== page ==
Lincoln’s ChalleNGe Academy

Challenge Academy Military Style School Rescue Youth Parent Resources

What Is Lincoln’s Challenge Academy?

Lincoln’s Challenge Academy is operating the largest Youth Challenge Program with 800 graduates yearly. It started in 1993 with a goal of improving the employability and life coping skills of a dropout from high school through the use of a military model. It has succeeded in providing an alternative for these young people who just need a structured and intensive environment in order to excel.

The academy has eight core objectives established by the National Guard Bureau as a benchmark for each participant who graduates from the Youth Challenge Program:

  • Academic Excellence: The participant must obtain a GED and/or increase his educational grade level in order to obtain legitimate employment.
  • Job Skills: The participant must demonstrate skills and knowledge in order to search, get, and maintain employment. He must complete the Armed Forces Vocational Aptitude Battery. In the academy, he is taught how to construct a resume, and how to respond to job advertisements. He will also learn interviewing skills while in the program.
  • Physical Fitness: The participant also improves his physical fitness through the physical fitness training scheduled regularly.
  • Followership/Leadership: The participant demonstrates ethical and moral leadership skills, loyalty, good citizen values, honesty, and respect for himself and others.
  • Nutrition, Health and Sex Education: The participant must possess an understanding of the effects of substance abuse on his well being and physical health. He is taught about the significance of good health, sexually transmitted diseases, and proper nutrition.
  • Life Coping Skills: The participant demonstrates personal coping strategies, competence to set and accomplish goals, conflict resolution strategies, and personal management and basic economics.
  • Responsible Citizenship: The participant must possess an understanding of the US Government and Constitution, and voting and election process.
  • Community Service: The participant possesses an understanding of his role as a member of the community and his duty to help those in need.

The Lincoln’s Challenge Academy Program

The program consists of two parts: the resident phase and the post resident phase. In the resident phase, a participant will spend 5 ½ months in Rantoul, Illinois at the Lincoln’s Challenge Academy where he will spend a long day in classroom instruction and physical training. Also, he is required to finish 40 hours of community service. He is also tasked with the upkeep of training facilities and living quarters. A participant receives $10 weekly stipend for his personal needs. Clothing, bedding and meals are all provided by the academy.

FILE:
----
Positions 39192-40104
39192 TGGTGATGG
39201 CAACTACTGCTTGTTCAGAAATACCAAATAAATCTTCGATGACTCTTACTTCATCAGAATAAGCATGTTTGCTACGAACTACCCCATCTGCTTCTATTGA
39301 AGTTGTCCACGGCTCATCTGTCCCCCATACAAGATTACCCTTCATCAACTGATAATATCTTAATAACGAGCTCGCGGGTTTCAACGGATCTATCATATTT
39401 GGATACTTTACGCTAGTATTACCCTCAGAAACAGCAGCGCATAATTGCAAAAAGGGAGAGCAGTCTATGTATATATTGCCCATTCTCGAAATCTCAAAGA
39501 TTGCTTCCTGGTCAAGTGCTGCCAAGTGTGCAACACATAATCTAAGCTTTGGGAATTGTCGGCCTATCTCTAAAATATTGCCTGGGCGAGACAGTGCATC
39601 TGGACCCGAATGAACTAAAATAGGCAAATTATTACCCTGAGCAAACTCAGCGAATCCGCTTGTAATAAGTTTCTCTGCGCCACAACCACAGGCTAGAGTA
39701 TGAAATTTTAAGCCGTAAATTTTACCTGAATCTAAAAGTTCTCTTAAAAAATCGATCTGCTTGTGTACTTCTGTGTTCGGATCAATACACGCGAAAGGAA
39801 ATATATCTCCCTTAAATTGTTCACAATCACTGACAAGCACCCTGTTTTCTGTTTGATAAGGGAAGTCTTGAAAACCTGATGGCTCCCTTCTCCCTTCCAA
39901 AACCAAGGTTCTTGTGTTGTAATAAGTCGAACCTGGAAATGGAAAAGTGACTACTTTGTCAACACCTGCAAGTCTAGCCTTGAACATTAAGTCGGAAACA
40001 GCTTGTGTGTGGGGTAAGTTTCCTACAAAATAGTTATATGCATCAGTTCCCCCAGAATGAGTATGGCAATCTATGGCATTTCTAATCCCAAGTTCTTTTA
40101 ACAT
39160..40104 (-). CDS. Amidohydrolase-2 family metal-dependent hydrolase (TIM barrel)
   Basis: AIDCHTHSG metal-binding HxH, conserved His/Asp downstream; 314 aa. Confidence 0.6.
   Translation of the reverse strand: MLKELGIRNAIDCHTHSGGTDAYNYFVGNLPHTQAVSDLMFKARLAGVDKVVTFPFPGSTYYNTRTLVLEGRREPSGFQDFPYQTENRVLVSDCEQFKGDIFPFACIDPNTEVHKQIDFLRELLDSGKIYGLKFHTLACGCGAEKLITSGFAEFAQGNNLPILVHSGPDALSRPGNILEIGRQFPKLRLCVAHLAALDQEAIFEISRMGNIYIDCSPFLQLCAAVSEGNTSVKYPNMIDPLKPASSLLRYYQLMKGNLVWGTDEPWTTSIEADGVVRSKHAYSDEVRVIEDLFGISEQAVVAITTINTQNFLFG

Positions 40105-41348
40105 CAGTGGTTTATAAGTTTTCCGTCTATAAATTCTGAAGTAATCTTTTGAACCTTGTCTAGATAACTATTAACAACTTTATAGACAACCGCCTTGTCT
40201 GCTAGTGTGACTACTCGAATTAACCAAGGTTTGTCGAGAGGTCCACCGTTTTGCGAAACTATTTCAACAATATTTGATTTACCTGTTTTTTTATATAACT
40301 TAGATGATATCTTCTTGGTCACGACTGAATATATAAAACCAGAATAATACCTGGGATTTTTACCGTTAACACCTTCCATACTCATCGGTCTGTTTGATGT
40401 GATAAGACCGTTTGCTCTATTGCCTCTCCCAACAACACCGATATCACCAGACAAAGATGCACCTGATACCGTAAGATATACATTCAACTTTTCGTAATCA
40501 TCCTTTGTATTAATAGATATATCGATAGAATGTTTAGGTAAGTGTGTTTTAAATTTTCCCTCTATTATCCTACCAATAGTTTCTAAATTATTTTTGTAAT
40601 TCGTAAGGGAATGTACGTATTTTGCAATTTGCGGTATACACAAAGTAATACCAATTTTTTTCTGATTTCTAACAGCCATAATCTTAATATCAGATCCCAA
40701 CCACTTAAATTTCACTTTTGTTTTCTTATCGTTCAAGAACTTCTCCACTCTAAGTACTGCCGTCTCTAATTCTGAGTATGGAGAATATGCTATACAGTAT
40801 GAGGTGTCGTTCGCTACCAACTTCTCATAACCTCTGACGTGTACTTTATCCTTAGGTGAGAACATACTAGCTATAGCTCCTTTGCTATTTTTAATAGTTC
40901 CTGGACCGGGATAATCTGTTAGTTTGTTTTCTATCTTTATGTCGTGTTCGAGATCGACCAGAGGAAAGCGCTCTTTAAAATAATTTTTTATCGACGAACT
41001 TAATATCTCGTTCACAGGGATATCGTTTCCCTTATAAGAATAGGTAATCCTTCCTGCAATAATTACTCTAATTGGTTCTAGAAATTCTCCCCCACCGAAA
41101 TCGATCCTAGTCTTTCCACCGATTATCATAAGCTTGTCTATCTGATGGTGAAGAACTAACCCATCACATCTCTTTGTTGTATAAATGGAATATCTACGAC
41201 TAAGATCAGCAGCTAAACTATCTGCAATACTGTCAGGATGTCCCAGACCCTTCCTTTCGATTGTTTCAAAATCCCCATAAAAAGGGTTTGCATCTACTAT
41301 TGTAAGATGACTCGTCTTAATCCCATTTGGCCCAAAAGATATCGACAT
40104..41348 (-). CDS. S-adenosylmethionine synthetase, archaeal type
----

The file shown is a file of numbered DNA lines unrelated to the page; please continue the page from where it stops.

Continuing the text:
In the post resident phase, the participant has already graduated from the program and he goes back to his community to work or continue his education. During the one year cycle of post resident phase, the participant can receive up to $1,000 educational scholarship and $2,200 stipend. A mentor is assigned to each participant who will assist him in achieving his goals which were set in the participant’s Life Plan. The Life Plan is a list of educational and vocational goals which he must accomplish during this phase.

http://www.ngycp.org/site/state/il/


http://www.ngycp.org/site/state/il/

Disclaimer

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Most of the programs listed on this website are not regulated by the federal government, and many are not subject to state licensing or monitoring as mental health or educational facilities, either. A 2007 Report to Congress by the Government Accountability Office (GAO) found cases involving serious abuse and neglect at some of these programs. Many programs advertise on the Internet and through other media, making claims about staff credentials, the level of treatment a participant will receive, program accreditation, education credit transfers, success rates, and endorsements by educational consultants. The Federal Trade Commission (FTC), the nation's consumer protection agency, cautions that before you enroll a youngster in a private residential treatment program, check it out: ask questions; ask for proof or support for claims about staff credentials, program accreditation, and endorsements; do a site visit; and get all policies and promises in writing. Click here for questions to ask before you enroll your child in any program.

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